2/10/2010
09:07 AM
George V. Hulme
George V. Hulme
Commentary

Blackberry Users Vulnerable to Applications That Spy

In early December news broke about a security researcher who developed Spyphone, an application that uses the public iPhone API to grab data from other iPhone applications. This week a security researcher demonstrated a similar application that snoops on the Blackberry.



In early December news broke about a security researcher who developed Spyphone, an application that uses the public iPhone API to grab data from other iPhone applications. This week a security researcher demonstrated a similar application that snoops on the Blackberry.Tyler Shields, senior researcher for the application security company Veracode, gave a presentation at ShmooCon 2010 earlier this week that may cause Blackberry owners to double-check what applications they choose to download and install.

Shields demonstrated, using only RIM-provided APIs and without leveraging any Blackberry vulnerabilities or software exploits, how an application can be created to pry into just about anything a cyber-snoop would want: eavesdrop on discussions taking place around the phone, grab phone location data, tap text messages, grab contacts, etc.

The only challenge for the attacker would be enticing the user to download and install the application. Frankly, that's not too difficult for attackers to do, generally.

Plenty of people could be tricked into installing a utility, or a game, not knowing they also downloaded an app that could be used to spy on them. However, it is much more difficult to launch targeted attacks using such spyware. It is much easier to get many users to download an application, than it is to get someone specific to download a specific application (at least without drawing suspicion).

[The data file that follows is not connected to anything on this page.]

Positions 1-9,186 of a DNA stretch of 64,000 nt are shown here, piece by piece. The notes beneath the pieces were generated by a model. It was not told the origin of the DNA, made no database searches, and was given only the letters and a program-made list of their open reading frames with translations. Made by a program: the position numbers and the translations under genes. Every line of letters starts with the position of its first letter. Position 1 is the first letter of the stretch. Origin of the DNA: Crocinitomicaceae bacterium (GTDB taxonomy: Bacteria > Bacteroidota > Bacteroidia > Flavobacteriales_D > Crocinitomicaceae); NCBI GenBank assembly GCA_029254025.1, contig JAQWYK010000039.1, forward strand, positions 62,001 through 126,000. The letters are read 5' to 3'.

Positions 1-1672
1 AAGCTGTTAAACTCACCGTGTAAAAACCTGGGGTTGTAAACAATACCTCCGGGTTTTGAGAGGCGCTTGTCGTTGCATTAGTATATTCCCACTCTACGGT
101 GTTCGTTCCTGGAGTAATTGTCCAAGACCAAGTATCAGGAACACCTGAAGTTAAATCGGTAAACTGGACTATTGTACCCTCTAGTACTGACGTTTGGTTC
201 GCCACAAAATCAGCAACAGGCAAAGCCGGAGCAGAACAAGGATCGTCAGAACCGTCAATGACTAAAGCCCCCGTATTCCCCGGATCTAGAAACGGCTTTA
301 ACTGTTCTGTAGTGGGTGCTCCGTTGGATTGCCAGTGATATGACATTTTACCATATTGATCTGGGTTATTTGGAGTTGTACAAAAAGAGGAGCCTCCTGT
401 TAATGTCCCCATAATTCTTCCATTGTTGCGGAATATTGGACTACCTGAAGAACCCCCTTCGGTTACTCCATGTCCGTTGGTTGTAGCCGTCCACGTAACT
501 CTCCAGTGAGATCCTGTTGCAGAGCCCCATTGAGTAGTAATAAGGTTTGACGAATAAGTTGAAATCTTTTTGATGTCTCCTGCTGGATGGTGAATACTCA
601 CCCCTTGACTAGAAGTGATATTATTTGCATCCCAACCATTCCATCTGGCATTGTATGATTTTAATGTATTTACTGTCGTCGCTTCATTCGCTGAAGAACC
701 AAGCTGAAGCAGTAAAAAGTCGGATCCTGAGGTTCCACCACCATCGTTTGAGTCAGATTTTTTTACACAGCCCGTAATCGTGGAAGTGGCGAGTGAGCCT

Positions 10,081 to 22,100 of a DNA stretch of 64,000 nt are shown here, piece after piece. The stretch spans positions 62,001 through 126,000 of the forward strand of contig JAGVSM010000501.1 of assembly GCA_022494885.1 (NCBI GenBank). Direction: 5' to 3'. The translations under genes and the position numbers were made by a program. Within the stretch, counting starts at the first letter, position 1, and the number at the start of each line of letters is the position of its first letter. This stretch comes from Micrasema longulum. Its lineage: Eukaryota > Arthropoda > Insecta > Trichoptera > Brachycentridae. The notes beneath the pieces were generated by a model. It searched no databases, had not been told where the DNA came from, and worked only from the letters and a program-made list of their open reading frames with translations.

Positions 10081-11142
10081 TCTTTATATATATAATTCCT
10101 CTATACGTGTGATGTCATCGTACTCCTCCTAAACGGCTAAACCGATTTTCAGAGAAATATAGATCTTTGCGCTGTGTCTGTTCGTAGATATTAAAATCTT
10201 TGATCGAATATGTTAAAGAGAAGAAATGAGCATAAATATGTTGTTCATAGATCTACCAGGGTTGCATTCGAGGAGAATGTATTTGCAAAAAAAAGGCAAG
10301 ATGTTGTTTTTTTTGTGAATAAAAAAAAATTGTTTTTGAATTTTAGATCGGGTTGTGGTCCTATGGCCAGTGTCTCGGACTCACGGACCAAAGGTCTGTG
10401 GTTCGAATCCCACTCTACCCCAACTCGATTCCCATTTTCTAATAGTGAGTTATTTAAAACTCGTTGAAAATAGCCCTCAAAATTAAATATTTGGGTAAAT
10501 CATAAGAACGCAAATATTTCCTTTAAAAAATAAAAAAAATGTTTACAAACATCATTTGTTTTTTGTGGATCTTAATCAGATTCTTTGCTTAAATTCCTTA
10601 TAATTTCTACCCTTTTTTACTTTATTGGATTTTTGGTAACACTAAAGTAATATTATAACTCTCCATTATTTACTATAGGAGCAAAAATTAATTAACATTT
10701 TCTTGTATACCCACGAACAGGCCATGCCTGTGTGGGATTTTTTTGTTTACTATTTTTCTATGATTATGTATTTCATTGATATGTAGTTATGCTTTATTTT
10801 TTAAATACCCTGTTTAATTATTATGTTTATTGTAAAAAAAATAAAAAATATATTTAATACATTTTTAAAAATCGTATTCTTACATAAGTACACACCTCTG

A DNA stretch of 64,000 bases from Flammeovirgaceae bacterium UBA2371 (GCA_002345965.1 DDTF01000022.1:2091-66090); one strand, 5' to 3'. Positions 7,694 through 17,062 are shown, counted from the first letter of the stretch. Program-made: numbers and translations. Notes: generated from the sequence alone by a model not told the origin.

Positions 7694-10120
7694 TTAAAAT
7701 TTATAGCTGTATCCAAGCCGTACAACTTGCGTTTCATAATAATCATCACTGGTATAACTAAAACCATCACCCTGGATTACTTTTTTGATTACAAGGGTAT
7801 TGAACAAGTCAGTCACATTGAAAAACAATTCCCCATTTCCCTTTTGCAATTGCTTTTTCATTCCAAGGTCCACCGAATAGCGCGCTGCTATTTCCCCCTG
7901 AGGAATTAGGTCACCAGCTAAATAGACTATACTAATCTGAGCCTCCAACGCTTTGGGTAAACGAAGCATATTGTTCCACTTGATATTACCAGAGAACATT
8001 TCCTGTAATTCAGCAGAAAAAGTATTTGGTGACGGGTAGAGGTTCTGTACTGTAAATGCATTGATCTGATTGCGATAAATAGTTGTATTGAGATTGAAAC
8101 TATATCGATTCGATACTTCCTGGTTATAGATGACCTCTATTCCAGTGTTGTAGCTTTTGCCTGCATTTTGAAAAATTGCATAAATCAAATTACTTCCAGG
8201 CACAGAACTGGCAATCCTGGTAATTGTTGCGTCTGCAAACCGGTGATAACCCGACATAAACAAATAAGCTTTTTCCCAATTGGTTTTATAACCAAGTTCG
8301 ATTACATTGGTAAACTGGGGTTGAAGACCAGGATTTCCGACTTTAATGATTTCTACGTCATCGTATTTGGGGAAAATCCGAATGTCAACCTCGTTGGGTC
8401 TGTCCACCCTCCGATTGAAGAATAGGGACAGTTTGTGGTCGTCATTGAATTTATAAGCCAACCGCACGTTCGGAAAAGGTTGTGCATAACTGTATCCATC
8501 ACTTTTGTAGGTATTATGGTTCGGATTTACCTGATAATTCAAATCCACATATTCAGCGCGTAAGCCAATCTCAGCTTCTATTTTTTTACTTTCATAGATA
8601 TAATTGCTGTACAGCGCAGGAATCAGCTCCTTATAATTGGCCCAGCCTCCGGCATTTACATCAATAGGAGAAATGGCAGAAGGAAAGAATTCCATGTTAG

Veracode and Shields also released the source code to what it calls txsBBSpy.

The capabilities sound eerily familiar to that iPhone spyware proof-of-concept we mentioned earlier, and wrote about here.

I can't predict when, but now that smartphones are growing near ubiquitous in wealthy nations, it's just a matter of time before cybercriminals start considering these platforms as serious targets.

In response to Shield's presentation, RIM issued the statement below:

Applications containing spyware cannot be installed on a BlackBerry smartphone without the user's explicit consent unless of course someone else gains physical possession of the user's device along with knowledge of any enabled password. Although it is important for users of all types of computers and mobile devices to always exercise caution before downloading apps, it is also important to understand the context in which the risk of this spyware was described at the conference on Sunday and that the spyware app cannot simply install itself stealthily on to a user's device. Further, a user can review and confirm the list of installed apps on their device by looking in the "Options" area at any time.
 

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